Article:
Likewise, if our communities and the people we protect are not in accord with our department they will not support the work we do. We must get out, leave the stations, and walk among the community of people that we serve.  We must constantly be looking for additional opportunities to add value to our constituents. The most powerful to combat negative perceptions, is to create positive perceptions.

HEAVEN "signifies night and day, cold and heat, times and seasons."  When Sun Tzu wrote of the heavens he was  considering  the five elements (wood, fire, earth, metal, water), the four seasons, the winds, and temperatures.  As a firefighter the "heavens" play a large role in containing and extinguishing a fire.  Knowing what is burning (wood, metal, plastics, etc.),  the wind direction, humidity, temperature, and time of day is essential in forming a plan of attack for fire extinguishment and rescue operations.

The EARTH is comprised of distance, danger, security, open ground, and the chances of life and death.  These are the things which are palpable.  That which is real and solid.  This is the firefighters equivalent to risk versus reward.  What are the risks involved? Does the potential reward outweigh the risks? Do we ensure that our policies and procedures are properly prioritized - life safety, incident stabilization, property preservation?  

Closely related to the moral law is the COMMANDER.  This has all to do with the character of the leader. The commander stands for the virtues of wisdom, sincerity, benevolence, courage, and self-control.  These are characterstics that any fire service leader, should stand for, and strive to instill in his subordinates.  Check yourself.  Which of these are you weakest in?  Which of these are you strongest in?  Cultivate these characteristics in order to be the leader of a victorious crew. See also: What makes a leader crumble? and How to Be a Weak Leader

The physical logistics of a department are summed up in METHOD AND DISCIPLINE.  This is understanding the proper rank structure, and chain of command, maintaining supplies and equipment, and controlling finances.  Without proper tools (and their maintenance) any army or fire crew will fail in its fight.  Without finances equipment falls into disarray, newest technology cannot be purchased, proper training is not affected,  and personnel are not appropriately compensated.  Beyond simply managing the available finances, a victorious leader must create new, and evolving streams of income. Typically, this can most effectively be accomplished by taking advantage of every opportunity to serve and provide a service.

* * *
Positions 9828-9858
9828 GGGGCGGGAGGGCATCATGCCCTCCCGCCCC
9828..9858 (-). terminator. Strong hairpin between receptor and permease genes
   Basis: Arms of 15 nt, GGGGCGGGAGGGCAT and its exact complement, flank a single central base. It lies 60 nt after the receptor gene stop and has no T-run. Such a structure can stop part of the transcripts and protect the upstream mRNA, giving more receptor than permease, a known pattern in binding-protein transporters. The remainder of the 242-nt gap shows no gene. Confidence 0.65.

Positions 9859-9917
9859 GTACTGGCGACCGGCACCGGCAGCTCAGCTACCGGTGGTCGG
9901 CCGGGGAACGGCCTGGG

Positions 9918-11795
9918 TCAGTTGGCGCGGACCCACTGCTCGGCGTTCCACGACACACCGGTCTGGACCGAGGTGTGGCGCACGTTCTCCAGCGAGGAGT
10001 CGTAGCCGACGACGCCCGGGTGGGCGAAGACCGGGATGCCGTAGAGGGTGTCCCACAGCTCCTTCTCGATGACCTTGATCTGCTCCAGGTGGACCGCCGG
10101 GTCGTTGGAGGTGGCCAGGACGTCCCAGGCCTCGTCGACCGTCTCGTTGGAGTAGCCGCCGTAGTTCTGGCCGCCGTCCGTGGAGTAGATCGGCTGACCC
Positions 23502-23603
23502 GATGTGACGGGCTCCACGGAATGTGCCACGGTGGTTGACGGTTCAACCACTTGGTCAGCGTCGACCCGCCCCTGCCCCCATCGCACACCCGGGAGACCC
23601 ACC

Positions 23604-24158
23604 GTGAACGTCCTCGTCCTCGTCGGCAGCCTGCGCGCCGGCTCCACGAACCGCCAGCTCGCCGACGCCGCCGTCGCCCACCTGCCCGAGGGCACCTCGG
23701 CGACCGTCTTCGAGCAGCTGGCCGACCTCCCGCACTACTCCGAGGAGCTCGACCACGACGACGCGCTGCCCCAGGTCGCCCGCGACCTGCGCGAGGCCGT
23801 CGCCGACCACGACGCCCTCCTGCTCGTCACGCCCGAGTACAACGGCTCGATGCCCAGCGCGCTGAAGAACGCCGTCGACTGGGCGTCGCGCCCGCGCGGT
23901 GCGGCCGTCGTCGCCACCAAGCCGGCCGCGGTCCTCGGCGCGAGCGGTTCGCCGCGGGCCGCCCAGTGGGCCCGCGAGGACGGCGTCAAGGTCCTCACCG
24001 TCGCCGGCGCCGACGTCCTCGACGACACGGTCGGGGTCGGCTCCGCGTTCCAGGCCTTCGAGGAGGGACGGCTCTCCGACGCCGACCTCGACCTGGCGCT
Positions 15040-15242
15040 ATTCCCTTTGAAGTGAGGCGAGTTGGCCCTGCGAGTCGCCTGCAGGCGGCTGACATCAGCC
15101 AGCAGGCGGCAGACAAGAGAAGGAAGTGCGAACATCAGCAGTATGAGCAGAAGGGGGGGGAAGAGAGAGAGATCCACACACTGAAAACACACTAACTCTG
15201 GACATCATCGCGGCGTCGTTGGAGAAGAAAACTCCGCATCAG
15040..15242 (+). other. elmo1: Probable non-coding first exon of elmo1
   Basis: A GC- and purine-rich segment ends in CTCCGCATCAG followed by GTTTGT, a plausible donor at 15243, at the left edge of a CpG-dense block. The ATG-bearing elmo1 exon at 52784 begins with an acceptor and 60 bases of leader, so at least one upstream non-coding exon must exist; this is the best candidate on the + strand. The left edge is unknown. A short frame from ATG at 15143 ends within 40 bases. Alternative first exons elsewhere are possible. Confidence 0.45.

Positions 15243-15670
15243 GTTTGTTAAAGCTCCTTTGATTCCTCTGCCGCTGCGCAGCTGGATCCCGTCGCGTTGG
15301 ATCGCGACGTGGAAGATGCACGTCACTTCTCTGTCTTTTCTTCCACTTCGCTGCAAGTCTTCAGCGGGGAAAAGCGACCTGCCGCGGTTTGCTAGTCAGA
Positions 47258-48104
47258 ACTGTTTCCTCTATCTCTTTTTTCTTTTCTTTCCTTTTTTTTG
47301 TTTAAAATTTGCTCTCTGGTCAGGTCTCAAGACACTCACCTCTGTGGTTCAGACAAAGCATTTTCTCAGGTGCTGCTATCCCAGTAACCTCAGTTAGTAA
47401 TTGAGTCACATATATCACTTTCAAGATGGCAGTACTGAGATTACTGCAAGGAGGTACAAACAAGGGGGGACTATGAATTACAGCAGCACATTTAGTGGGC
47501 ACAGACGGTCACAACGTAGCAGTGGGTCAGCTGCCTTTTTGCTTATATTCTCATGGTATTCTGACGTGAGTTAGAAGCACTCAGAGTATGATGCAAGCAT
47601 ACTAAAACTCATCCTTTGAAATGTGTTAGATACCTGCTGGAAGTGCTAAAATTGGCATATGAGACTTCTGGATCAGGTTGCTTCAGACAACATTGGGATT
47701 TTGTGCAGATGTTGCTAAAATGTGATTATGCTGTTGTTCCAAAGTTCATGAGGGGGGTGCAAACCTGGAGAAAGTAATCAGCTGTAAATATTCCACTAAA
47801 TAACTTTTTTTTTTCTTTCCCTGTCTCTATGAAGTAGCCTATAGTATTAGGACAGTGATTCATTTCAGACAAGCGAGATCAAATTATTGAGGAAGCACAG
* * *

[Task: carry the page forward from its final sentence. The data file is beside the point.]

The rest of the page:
"These five heads should be familiar to every general: he who knows them will be victorious; he who knows them not will fail." - Sun Tzu

Monday, January 18, 2016

WNYF - With New York Firefighters


WNYF - With New York Firefighters is the official training publication of the FDNY.  I recently became a subscriber to the quarterly magazine.  I am thoroughly impressed.  The quality, relevance, and applicability of the articles is first-rate.  The magazine is zero advertising, no frills, all training content.  It is the only fire service periodical that I read cover-to-cover.

The magazine features real, fire calls.  Each call is clearly described, and all actions taken on-scene are explained.  The incident articles end with a comprehensive list of lessons learned, and additional resources to consult.

The magazine features a profile of a specific section of the FDNY.  These provide administrative and operational insight that can be applied to your operation.

Recurring columns are Safety First, Learn from History, and Fire Prevention Matters. These address, respectively, functions of the incident safety officer, a historical New York City fire, and a hot topic in Fire Prevention.

At only $25 a year (4 quarterly issues), this is the most efficient cost to benefit expenditure that an individual or department can spend.  

5 Takeaways from WNYF 3rd/2015:

  1. The FDNY and the US Army have a training agreement which allows members of both organizations to receive cross training in fire fighting (from FDNY) and leadership (US Army).  What training partnerships can we develop? How can these partnerships be mutually beneficial?